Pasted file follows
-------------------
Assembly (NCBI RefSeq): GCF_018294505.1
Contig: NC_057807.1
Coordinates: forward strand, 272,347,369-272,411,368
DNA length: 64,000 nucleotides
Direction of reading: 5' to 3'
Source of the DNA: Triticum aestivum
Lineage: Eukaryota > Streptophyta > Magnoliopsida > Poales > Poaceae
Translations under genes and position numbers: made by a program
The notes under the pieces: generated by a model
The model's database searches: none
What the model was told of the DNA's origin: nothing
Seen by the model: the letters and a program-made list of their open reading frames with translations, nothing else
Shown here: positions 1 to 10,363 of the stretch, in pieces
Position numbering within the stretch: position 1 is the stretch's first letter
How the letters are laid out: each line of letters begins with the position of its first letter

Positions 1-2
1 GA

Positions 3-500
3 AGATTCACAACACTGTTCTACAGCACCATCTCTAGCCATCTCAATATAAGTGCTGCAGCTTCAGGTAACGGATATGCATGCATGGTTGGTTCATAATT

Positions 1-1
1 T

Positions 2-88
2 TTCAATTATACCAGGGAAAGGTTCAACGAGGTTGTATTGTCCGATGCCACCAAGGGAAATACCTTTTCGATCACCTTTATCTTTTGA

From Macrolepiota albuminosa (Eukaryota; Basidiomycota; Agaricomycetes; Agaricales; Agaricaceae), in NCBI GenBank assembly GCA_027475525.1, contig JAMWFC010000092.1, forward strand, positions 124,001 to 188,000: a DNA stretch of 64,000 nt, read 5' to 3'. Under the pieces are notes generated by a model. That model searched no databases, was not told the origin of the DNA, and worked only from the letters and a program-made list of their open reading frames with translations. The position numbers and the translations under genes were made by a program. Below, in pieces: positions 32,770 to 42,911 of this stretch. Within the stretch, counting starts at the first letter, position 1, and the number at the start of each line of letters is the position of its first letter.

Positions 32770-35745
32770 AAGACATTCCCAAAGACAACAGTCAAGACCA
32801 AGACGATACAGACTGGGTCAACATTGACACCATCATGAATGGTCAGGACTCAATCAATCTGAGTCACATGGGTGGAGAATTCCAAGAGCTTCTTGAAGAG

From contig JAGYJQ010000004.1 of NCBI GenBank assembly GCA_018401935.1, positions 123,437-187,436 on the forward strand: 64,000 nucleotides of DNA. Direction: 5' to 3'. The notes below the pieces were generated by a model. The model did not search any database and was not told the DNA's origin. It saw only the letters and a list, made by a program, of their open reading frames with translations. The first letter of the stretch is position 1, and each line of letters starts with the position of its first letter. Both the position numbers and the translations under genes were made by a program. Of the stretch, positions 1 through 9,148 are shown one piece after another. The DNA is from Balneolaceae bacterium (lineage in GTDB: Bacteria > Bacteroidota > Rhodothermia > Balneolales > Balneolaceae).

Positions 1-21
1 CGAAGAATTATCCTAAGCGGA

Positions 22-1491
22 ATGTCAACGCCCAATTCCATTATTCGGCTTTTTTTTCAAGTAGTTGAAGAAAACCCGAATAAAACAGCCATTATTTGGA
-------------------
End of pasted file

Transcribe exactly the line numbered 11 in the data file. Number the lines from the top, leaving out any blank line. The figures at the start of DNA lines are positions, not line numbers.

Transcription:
What the model was told of the DNA's origin: nothing